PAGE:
Many of you know that I while I do enjoy a G&T on a hot summer’s day, I am also a devotee of a non-alcoholic spirit called Seedlip Garden made from distilled peas and other wonderful botanicals.
So no surprise then, that when I was at this year’s RHS Chelsea Flower Show I made my way to the Space to Grow Gardens to see The Seedlip Garden. In 2017 designer Dr Catherine MacDonald, Lead Designer for Landform Consultants, was awarded a Gold Medal in the Artisan Garden Category for the first garden she created for Seedlip’s founder Ben Branson.
This year Catherine and the Landform team took the garden pea (Pisum sativum) to another dimension with a garden filled with plants all from the pea family Fabaceae. And ‘fab’ it was: a tour de force of a garden celebrating three (dare I make the usual pea pun here?) peaple who had and have put the pea centre and foreground in their lives.
The first of these pea enthusiasts was Gregor Mendel, the father of modern genetics. Focusing for seven years on the pea and experimenting on over 28,000 plants, he established the basic principles of heredity. It seems neatly serendipitous that before Catherine retrained as a garden designer, she worked in genetics.
The second pea pioneer celebrated is Dr Calvin Lamborn (1933–2017). His name may not be familiar to everyone, but it is from his traditional non-GMO breeding work on his Idaho farm that we have the sugar snap pea that is so delicious to eat raw and cooked. It is also available in a range of colours (green, yellow, maroon and purple).
His son, Rod Lamborn, a New York cinematographer, is carrying on the company business, and at Chelsea he pointed out the as-yet unnamed pea MSP81. Its tendrils are more leaf-like than the usual pea tendrils, almost replicating the plant. At Calvin’s Peas there is already a sought-after range of seed sold for the greens, including Lamborn Snap-Greens and Petite Snap-Greens). Rod explained that this new plant was totally edible, like the other snap-greens, chopped fresh into salads or cooked.
The third pea person that this garden salutes is of course Ben Branson, Lincolnshire pea farmer and inventor of Seedlip, the world’s first distilled non-alcoholic spirit, which is for drinking “when you are not drinking”.
Ben’s experimentation with distillation was showcased in the garden created by Catherine in 2017. Ben’s family have been in farming for centuries and growing peas for the past couple of generations. His interest in producing a drink from peas was kick-started when he came across a copy of The Art of Distillation published in 1651.
And the Seedlip Garden 2018? Well there were garden peas a-plenty and more. It was as fresh as a garden pea and complete with a pea-green Peavilion, rimmed and round stepping stones that held quantities of dried, split peas all kept in place by beautiful pea-themed steel covers made by Outdoor Design. Even the roof of the Peavilion was green with a crop of peas establishing on it.
The Pea Family truly had its day at Chelsea represented by annuals and perennials, shrubs and trees. Naturally among the annuals and perennials there were perennial sweet peas, lupins (they were the stand-out plants at Chelsea), broad beans, clover, baptisia, galega and fenugreek. The trees, including the carob (Ceratonia siliqua) and sophora (Styphnolobium japonicum), provided height and flower or pod colour, lifting the garden from the low growth level of the garden pea. So eat your garden peas and know that many plants in the pea family are also wonderful providers of food for garden pollinators.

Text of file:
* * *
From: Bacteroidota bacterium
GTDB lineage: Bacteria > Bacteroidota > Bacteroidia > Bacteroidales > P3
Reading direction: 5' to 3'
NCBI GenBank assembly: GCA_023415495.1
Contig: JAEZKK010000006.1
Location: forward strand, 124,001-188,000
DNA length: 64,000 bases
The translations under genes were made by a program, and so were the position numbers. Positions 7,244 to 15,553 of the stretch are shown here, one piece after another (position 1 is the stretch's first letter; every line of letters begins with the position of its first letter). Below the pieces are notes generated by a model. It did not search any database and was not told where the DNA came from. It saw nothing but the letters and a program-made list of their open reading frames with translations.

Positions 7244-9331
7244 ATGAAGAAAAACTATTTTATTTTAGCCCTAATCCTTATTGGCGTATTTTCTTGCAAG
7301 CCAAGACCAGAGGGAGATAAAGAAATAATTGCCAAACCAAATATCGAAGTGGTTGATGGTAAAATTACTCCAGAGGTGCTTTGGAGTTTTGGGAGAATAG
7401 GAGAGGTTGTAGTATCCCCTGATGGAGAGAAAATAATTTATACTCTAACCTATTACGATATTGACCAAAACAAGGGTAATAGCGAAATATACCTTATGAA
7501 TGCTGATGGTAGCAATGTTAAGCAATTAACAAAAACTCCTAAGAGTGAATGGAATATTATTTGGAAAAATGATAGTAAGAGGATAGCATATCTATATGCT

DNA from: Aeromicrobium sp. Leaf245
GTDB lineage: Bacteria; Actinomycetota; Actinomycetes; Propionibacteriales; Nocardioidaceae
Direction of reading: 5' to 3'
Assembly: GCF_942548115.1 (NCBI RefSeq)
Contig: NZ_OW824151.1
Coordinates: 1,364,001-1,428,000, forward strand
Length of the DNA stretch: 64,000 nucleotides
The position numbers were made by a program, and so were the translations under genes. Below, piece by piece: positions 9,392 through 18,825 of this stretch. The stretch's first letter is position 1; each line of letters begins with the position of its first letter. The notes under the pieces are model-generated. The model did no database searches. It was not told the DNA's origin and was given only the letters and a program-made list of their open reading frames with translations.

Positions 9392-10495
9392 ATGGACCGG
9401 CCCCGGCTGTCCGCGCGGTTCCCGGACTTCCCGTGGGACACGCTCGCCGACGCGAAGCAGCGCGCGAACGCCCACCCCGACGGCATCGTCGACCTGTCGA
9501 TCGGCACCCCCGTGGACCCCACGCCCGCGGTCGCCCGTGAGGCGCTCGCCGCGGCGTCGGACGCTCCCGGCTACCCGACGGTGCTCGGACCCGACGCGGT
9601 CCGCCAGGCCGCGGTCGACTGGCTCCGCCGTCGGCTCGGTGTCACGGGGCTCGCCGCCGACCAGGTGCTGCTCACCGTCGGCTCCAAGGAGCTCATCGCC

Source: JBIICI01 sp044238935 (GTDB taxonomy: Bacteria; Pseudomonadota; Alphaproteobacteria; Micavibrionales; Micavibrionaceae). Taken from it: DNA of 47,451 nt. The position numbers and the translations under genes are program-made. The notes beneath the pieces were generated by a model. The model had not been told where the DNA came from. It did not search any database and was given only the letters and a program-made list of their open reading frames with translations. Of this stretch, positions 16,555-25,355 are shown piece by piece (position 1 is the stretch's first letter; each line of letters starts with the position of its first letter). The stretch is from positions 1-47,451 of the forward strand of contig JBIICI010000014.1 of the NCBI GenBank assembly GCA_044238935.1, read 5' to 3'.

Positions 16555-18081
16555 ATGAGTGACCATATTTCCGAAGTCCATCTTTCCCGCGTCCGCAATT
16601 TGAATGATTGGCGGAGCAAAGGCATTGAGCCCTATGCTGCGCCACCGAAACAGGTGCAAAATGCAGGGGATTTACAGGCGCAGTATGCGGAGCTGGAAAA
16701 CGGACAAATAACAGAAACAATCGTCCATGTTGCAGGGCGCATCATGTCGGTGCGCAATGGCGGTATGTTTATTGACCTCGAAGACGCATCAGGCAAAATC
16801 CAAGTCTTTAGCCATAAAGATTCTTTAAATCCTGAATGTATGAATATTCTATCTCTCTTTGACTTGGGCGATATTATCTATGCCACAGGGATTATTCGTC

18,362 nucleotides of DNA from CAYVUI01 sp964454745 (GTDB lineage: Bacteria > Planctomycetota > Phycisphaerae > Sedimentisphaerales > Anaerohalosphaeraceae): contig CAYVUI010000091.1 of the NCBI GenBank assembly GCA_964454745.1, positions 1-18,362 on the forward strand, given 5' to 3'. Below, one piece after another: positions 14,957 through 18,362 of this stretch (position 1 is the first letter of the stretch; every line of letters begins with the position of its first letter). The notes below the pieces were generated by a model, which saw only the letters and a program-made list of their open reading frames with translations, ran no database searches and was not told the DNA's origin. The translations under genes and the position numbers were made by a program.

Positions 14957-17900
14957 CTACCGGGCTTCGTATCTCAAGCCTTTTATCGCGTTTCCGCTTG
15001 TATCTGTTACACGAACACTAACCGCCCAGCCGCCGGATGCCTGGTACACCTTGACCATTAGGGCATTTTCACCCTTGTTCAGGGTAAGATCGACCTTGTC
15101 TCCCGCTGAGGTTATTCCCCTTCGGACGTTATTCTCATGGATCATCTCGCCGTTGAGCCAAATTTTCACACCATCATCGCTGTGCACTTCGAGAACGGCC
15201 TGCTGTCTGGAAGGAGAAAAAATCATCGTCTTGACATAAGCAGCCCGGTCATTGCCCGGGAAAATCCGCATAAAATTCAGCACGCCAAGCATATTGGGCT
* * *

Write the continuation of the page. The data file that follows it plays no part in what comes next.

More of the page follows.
It was a thrill to be at the Seedlip Garden when they received the news that the garden had won a Gold Medal. And joy of joys … on Press Day Ben Branson served cooling, non-alcoholic glasses of Seedlip Garden… ap-pea-ling indeed!
I’ve given up tryng to grow peas because there is too much competition for the pods from the mice.
Hi Julia, I guess nearly all gardening is a bit of a battle. I haven’t lost any pods to mice recently, but high-climbing snails are a problem. I don’t grow a huge crop of peas, but I do have several pots grown specifically for pea shoots, which I am harvesting regularly now for my daily salads.
This was one of the gardens I wrote I was going to feature in my Chelsea press pass application. I must have worked for the other Lincolnshire pea farmer as a student. They had 1,500 acres of peas in Yorkshire, Nottinghamshire, Derbyshire and Lincolnshire and I also had to chop up 10 tonne blocks of ice from Grimsby to keep the peas cool on their way to the Birds Eye factory. I also remember in A Level biology being given Mendel’s original data and being asked (via some helpful questions) to come up with the same conclusions as he had.
I like the look of MSP81. I grow a lot of pea shoots for our winter salads and they look the very thing for that 🙂
Michelle, you were missed at Chelsea and I am sure your proposed article would have been a great read, given your background knowledge and work experience as a student on a pea farm. I checked the website eatmorepeas.com and hope to see the new snap-green pea listed there in time. Like you, I have several pots of peas on the go over winter, growing them for their tendrils, which make that extra fresh taste in my salads and they also look interesting among the flat, yet colourful salad leaves.
That was fascinating – who would have thought that you could distill peas! When you mentioned that it started with a book published in the 1600’s, I wasn’t surprised at all – there is a lot to be learned from how past generations did things. We often think that we know it all, but I feel that for everything we now know, just as much has been forgotten.